Citizen Martin weighs in to abortion row without crozier
ARCHBISHOP Diarmuid Martin's latest intervention on the issue of abortion makes clear his belief that the 1992 X-Case judgment is a dodgy basis for any law. He has been relatively quiet on the issue in recent weeks, leaving all the running to other bishops. It now looks like he is willing to spend a bit of his hard-won capital by upsetting the political establishment and commentators who wish the church would just shut up on the issue.
Long before the Coalition's controversial plan was published, Catholic teaching on the issue had been well known. For the church, any direct and deliberate act which results in the death of the unborn child is wrong and must be rejected.
Archbishop Martin – in a letter to the 'Irish Times' – has now taken issue with one aspect of the legislation in particular. He has also taken a shot at a dominant opinion that appears to invest the Supreme Court with the kind of infallibility that would make even a Pope blush.
"There is a growing impression that the judgment of the X Case 'is the Constitution'," he writes.
It is likely a thinly veiled swipe at the Taoiseach's assertion in regard to abortion law that "my book is the Constitution and the Constitution is determined by the people".
But that's the point the archbishop is disputing: the right to abortion created by the 1992 judgment was not determined by the people.
Archbishop Martin insists the X judgment is "an interpretation given in a specific case, which does not supercede or relativise the clear constitutional right to equal protection for unborn life".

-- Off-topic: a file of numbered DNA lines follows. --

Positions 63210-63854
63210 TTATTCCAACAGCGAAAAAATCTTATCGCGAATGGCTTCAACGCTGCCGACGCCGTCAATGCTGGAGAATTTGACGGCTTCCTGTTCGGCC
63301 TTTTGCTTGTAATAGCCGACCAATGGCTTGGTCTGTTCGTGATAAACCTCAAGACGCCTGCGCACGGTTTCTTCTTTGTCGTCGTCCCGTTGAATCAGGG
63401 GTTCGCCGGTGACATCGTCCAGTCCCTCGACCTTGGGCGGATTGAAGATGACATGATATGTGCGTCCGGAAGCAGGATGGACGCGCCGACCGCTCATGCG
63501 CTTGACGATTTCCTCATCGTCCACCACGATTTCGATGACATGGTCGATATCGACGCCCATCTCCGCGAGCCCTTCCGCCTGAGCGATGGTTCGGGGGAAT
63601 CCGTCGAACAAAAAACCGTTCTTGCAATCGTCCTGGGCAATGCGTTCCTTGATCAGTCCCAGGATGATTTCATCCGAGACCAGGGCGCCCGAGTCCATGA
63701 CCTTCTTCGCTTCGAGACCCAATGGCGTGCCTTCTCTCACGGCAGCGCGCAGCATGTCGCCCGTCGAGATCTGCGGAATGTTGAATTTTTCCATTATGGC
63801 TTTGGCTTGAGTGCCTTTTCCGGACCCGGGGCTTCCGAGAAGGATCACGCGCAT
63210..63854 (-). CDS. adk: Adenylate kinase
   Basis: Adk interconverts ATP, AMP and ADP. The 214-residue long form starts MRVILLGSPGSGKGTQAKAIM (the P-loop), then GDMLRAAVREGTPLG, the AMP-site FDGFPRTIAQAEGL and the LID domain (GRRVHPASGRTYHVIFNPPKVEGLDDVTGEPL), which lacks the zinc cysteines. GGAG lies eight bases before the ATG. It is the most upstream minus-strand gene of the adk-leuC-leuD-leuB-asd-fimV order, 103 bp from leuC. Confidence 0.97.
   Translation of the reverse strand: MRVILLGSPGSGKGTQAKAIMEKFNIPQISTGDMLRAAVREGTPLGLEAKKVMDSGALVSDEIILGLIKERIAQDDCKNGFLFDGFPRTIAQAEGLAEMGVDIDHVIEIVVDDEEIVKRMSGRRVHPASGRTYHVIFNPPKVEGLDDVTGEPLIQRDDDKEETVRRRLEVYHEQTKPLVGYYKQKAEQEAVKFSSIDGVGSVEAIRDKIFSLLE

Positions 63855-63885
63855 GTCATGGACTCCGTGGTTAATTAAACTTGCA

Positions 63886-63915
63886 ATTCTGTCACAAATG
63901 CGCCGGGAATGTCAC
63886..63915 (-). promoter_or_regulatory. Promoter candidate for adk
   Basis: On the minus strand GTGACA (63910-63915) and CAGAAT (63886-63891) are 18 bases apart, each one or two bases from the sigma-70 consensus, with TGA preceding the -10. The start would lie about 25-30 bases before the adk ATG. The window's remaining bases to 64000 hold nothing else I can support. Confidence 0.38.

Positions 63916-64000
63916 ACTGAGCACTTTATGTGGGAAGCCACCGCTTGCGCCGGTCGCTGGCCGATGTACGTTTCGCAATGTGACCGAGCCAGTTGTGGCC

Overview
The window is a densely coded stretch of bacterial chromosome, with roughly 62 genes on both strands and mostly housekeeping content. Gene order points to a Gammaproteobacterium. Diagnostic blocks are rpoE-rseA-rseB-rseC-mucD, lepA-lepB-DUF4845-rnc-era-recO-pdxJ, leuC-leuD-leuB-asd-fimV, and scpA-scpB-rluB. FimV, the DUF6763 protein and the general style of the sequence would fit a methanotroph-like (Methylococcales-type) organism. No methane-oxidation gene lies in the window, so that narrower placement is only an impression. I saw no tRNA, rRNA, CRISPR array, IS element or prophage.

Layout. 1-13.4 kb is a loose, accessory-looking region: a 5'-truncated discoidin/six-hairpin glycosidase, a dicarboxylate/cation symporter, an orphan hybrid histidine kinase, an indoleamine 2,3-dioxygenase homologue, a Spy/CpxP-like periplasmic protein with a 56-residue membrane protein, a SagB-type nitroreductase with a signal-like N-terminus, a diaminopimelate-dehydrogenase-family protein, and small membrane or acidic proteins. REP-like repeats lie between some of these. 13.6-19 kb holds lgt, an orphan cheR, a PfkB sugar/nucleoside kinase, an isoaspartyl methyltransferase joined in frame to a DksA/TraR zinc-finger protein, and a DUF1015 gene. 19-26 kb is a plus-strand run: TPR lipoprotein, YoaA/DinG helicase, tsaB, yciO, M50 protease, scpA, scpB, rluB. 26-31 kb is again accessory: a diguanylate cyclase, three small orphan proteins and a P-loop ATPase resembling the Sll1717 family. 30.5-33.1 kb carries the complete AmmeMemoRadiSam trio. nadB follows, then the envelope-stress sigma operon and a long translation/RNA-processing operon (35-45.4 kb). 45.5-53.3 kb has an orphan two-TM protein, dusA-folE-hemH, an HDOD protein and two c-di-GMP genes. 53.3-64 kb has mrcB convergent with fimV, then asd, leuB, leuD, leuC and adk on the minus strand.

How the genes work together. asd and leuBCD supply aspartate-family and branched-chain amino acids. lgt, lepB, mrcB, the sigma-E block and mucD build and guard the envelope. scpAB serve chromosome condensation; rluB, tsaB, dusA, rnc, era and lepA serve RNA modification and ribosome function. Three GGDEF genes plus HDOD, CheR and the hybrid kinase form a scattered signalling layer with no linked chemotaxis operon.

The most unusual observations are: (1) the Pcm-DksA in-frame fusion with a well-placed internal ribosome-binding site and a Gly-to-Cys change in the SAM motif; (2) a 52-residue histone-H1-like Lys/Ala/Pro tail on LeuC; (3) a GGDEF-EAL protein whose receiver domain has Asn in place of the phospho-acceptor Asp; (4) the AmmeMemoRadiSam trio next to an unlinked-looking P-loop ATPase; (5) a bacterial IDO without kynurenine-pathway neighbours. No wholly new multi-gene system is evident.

His particular concern in this instance is in relation to Head 4 of the proposed legislation, which permits abortion where there is the risk of "self-destruction".
That proposal allows doctors to carry out a "medical procedure" as a "result of which unborn human life is ended" (ie an abortion). This, Archbishop Martin insists, "would give the life of such an unborn child less protection than is guaranteed in liberal abortion laws in other countries". He doesn't elaborate.
My hunch is that he is referring to the lack of any time limit in the draft.
The explanatory note does say that "in circumstances where the unborn may be potentially viable outside the womb, doctors must make all efforts to sustain its life after delivery".
But who decides whether or not an unborn child is potentially viable outside the womb?
It is noteworthy that Dr Martin writes "as a citizen of Ireland, who happens also to be the Roman Catholic Archbishop of Dublin". He is undoubtedly trying to thwart those who would dismiss his intervention as a throwback to an era when an opinion from Archbishop's House usually came as a belt from a crozier.
Michael Kelly is editor of 'The Irish Catholic'